Until now, I had no idea that this community existed. If I gave quicksand any thought at all, it was as an old-fashioned plot device from another era. But looking around on the web, I’ve come to find out that a lot of people are into quicksand, if you’ll pardon the pun.
They seem to divide themselves into two groups: “Sinkers” and “Watchers”. Naturally it’s usually the women who get to sink. In the sinkerhood community, one of the all-time stars appears to be a woman who calls herself Loch Ness Nessie. She has been in many a video. But she’s not so young anymore, and worries that very few millennials are coming along to take up the figurative baton.
There is a company called Mud Puddle Visuals that makes a lot of videos for your viewing pleasure. Personally, I don’t see the appeal. I guess it has something to do with the helplessness aspect, or the rescue fantasy. To me it seems like mud wrestling without the opponent.
True confessions: I did once fall into quicksand up to my waist. It was during a junior high school field trip to a swamp with my science class to study that ecosystem. When I was pulled out, one of my shoes did not come with me. (One wonders just how many shoes are left at the bottom of quagmires. An untapped archeological resource?) I came home that afternoon half barefoot and muddy. It’s not an experience I’d care to repeat.
Whatever floats your boat, I suppose. (Or sinks it, in this case.) Maybe I’m just not dirty enough to hang with these folks. I do try to avoid activities that require me to be hosed down after the fact. It’s one of my many quirks.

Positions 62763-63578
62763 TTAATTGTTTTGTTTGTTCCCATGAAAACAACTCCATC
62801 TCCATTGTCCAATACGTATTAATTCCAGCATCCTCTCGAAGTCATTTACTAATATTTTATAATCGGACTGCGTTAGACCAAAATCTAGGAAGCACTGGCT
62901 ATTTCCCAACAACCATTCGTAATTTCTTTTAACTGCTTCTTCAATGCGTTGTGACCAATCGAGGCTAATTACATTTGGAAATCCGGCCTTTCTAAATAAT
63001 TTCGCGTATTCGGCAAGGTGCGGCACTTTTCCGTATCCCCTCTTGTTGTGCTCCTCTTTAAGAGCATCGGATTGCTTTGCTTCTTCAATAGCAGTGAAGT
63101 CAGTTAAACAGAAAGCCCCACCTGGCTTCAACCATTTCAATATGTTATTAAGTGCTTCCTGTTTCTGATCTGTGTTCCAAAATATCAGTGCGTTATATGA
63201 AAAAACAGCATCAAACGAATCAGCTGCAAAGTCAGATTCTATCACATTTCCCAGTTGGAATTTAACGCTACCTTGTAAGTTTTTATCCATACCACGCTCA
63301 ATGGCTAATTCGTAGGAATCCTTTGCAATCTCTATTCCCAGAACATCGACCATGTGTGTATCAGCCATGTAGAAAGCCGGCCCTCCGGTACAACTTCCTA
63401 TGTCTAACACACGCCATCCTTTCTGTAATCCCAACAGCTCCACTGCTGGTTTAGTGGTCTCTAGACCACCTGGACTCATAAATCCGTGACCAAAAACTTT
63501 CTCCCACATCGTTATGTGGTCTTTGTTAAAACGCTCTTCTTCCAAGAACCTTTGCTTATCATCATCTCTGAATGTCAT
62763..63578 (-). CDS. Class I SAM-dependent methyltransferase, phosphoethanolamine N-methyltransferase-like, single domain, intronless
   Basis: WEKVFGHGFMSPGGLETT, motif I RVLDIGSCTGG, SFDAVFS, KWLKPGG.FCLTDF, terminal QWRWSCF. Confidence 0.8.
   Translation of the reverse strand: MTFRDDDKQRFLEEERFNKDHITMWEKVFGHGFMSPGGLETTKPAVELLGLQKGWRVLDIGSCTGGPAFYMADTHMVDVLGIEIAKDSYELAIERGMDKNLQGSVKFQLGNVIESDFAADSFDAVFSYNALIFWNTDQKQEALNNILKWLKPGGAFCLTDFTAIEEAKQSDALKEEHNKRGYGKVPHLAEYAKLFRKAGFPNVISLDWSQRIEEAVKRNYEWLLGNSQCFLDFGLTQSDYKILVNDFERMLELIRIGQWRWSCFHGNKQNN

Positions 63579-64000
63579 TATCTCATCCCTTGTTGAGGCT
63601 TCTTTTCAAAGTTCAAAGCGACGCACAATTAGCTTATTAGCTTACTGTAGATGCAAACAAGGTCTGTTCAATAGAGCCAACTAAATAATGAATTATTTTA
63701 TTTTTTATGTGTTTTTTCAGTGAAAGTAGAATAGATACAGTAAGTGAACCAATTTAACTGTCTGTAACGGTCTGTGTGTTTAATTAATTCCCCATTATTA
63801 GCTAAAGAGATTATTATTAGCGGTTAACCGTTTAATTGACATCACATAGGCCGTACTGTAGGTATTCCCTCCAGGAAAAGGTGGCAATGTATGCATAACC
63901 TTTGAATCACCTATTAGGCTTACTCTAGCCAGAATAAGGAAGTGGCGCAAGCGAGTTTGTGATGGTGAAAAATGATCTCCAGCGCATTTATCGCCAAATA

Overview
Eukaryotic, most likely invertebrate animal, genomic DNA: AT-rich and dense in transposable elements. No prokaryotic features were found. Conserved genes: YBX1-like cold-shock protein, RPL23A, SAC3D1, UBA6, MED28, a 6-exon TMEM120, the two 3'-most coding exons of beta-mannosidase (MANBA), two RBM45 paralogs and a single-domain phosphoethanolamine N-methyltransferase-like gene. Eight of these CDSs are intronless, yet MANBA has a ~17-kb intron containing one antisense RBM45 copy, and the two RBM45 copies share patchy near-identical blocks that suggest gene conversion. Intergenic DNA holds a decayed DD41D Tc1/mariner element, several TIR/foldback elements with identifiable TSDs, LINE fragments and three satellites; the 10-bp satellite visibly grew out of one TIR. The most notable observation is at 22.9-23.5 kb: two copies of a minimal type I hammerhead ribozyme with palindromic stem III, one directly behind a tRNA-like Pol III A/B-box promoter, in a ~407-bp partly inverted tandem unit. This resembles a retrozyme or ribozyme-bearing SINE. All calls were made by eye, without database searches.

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One of the things I love about being a City of Seattle employee is that I am required to do at least two hours of race and social justice training per year. As part of that this year, I had the distinct pleasure of viewing a documentary called The Cats of Mirikitani. In keeping with my tradition of reviewing things that came out years ago, I will review this amazing video, which came out in 2007.
First of all, if you have the opportunity to see this documentary yourself, I couldn’t recommend it more highly. Second, if you have yet to see it, I should say that the rest of this entry requires a spoiler alert.
This documentary, by Linda Hattendorf, is about an amazing guy named Tsutomu “Jimmy” Mirikitani. She found him sleeping on the streets of Soho in New York City. He would not take any money from anyone. He was 80 years old, and survived by selling his art to people.
As the documentary progresses, you learn more and more about him. He was born in Sacramento, but raised in Hiroshima. Needless to say, he was highly impacted by the bombing of that city. Fortunately he had returned to America in 1937. Unfortunately, that also meant that even though he was born in the US, he got thrown into a Japanese internment camp and lived there for 3 ½ years.
Then, while he was still living on the street, 9/11 happened. The creator of the documentary found him all alone on the street, in the dark, coughing in a toxic cloud of twin tower dust. She took him in. And that’s just the beginning.
This documentary really made me assess how I react to the homeless. I probably pass people by every single day who have hidden talents, and have witnessed history and have amazing stories to tell. The fact that this man lived for decades on the street without being connected to social services is just another in a long line of tragedies that Jimmy Mirikitani experienced in his lifetime. There really is no excuse.